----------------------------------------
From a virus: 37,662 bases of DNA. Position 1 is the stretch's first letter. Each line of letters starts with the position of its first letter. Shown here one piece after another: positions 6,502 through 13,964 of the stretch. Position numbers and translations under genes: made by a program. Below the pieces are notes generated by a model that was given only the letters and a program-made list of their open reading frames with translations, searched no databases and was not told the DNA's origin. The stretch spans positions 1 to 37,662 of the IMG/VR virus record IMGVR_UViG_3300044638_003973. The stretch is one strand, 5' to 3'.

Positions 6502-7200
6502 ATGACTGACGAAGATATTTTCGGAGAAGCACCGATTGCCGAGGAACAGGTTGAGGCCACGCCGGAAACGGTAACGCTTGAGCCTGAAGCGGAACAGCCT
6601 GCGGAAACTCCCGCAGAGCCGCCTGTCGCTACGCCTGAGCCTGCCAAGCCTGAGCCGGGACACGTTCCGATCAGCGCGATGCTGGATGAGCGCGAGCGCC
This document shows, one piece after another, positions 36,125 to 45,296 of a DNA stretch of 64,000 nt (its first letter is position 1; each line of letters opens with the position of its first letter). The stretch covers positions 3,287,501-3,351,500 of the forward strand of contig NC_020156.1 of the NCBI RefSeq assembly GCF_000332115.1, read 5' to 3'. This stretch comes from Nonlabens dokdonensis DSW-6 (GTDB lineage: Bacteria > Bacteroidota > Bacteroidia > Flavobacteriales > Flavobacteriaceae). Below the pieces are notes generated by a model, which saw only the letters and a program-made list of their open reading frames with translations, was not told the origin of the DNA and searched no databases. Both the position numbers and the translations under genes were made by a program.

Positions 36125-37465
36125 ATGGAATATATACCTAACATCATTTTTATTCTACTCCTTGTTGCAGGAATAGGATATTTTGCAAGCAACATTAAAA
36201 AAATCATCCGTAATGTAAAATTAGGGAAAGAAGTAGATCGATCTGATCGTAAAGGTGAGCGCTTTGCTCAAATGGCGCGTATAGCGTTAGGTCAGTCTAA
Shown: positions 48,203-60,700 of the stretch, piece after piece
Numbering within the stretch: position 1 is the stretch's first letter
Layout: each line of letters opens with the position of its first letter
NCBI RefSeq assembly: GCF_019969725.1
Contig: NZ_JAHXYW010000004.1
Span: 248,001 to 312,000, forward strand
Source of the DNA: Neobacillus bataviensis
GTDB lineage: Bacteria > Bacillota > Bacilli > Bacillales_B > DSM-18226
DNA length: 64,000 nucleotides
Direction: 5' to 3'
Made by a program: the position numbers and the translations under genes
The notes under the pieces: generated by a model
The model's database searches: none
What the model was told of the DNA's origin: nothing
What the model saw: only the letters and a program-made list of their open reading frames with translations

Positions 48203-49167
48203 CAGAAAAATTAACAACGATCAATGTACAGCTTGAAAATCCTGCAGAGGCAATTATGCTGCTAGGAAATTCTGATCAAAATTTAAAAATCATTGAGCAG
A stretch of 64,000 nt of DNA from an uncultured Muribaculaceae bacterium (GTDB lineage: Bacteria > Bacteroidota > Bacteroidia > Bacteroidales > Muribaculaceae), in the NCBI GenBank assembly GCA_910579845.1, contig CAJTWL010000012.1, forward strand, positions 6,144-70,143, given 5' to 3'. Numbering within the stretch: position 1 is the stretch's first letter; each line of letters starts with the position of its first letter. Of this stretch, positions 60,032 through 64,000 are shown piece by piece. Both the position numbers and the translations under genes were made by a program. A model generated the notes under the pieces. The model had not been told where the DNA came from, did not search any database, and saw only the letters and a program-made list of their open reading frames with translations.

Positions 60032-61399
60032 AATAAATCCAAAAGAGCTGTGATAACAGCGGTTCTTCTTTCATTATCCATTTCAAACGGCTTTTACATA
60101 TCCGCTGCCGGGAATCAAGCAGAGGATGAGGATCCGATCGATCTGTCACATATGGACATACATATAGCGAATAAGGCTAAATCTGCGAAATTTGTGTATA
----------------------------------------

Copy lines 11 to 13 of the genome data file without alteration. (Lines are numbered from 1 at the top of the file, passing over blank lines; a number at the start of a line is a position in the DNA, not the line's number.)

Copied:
Layout: each line of letters opens with the position of its first letter
NCBI RefSeq assembly: GCF_019969725.1
Contig: NZ_JAHXYW010000004.1